By Ruth Guerrero
As an 18-year-old attending film school at NYU, Keith McCleary never thought that one day he’d make his living teaching classes on comic book writing. But last Thursday, he did just that, blessing comic book enthusiasts at UCI with the fundamentals of comic book narratives.
UCI’s Campus Writing Center, along with Campus Writing Coordinator Jonathan Alexander and Graduate Writing Fellow Jasmine Lee, hosted “Getting Graphic with Keith McCleary,” a hands-on comic book writing workshop that taught students from a myriad of majors improvisational writing, flash fiction, script-making and even some drawing.
Most of the students who attended this workshop were part of the School of Humanities. However, it also brought along Alyssa Sheffler, a second year computer science major.
“I actually draw in my spare time,” Sheffler explained. “I used to do comics. I wish I had continued.” But with only three university programs in the entire country that teach classes on comics and comic book writing, aficionados like Sheffler are forced to indulge in it solely as a hobby.
McCleary, however, explained why this art is so vital saying, “In the world that we live in you need to know about graphic design, creative writing — it’s multimodal learning.”
Multimodality, according to Gunther Kress, professor of Education at the University of London, means using different modes or approaches to learning a particular topic. It strengthens the learning process and the skill — and multimodal activities were certainly practiced at this workshop.
McCleary shared his first attempt at taking his comic book writing to a digital level. He downloaded the software program “Poser” and taught himself how to use it from scratch, making mistakes, toying with the tools and features, and tweaking the appearance of the 3D animated human figure. McCleary joked, “Me and this naked dude got to know each other for many months.” But the most complex experience about teaching himself how to use Poser was a single comic book panel in one of his stories that took four days to create.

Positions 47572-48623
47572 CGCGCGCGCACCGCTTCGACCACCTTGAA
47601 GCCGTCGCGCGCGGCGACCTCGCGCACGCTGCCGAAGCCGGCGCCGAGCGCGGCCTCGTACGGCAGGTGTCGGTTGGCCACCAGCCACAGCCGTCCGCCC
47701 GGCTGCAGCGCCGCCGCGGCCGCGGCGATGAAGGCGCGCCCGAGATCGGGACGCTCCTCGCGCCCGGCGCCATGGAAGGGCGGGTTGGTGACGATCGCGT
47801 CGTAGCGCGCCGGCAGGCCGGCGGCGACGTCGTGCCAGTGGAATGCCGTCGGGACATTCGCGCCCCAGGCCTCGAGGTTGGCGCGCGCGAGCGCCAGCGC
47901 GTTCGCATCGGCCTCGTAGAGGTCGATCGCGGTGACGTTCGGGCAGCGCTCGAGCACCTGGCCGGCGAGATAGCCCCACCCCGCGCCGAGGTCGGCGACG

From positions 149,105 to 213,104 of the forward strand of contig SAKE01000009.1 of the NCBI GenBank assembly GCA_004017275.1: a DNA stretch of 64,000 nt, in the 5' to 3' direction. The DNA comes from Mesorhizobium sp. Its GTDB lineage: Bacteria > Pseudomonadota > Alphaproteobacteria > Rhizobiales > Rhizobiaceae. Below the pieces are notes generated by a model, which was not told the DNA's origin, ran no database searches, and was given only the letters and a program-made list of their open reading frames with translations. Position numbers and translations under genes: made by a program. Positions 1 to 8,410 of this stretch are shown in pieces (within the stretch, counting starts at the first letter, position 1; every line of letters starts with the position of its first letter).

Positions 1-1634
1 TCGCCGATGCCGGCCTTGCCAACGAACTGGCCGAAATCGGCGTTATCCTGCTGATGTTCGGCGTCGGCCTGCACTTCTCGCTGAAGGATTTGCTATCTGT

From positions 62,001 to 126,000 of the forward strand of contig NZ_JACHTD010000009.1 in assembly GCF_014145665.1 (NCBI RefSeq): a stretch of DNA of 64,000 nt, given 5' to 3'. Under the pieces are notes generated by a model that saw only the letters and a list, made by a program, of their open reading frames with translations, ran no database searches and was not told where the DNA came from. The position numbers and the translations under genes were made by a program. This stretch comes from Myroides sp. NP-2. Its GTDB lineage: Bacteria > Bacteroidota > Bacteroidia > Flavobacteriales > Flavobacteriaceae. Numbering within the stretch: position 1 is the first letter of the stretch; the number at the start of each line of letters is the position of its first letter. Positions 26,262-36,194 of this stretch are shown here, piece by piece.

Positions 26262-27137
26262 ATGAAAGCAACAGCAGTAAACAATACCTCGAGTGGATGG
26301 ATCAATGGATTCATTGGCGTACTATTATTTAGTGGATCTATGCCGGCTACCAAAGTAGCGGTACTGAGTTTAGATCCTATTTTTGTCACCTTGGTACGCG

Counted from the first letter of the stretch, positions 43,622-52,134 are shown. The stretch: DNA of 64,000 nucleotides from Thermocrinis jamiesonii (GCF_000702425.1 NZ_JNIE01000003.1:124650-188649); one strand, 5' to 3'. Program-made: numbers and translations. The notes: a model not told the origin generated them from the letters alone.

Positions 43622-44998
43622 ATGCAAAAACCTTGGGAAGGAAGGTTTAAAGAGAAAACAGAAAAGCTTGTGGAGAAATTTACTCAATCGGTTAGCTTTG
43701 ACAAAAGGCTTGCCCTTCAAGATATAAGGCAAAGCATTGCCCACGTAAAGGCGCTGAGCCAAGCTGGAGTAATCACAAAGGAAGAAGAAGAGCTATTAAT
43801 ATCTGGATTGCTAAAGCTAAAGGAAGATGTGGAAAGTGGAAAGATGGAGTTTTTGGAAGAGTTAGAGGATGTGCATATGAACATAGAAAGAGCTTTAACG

“That was a dark week for me,” McCleary said.
After his engaging lecture, students were asked by the New York native and current UCSD professor of composition, multimedia and comics, to create “flash fiction,” an extremely brief fictional story on a blank piece of paper.
“It doesn’t matter what you write about, just start writing, ’cause at a certain point you just have to push,” McCleary told the audience.
He encouraged confused students to squeeze the creativity right out of them. Attendees looked around nervously and began to write creative flash fiction. Some chose to write about elements such as rain and fire, others about love affairs with their beds, and some about their pet dogs.
Their narratives were then distributed to a second student to create a script, much like a movie or TV-show script, right before being passed to a third student to create a visual of the story handed to them. The drawings were based on the scripts previously created, so the original designer’s ideas no longer were the basis for the narrative. “Pugs” were confused for “pigs,” tragedies were turned into comedies, and a love affair with a bed turned into a nervous breakdown on top of Spongebob Squarepants’s bedsheets.
The original students received their tales in return only to have their art be either completely reconstructed or enhanced. Still, chuckles were heard around the room and attendees grasped the magic of multimodal learning, comic book writing, and most importantly the understanding that something, anything, can be produced by the willingness to “just push.”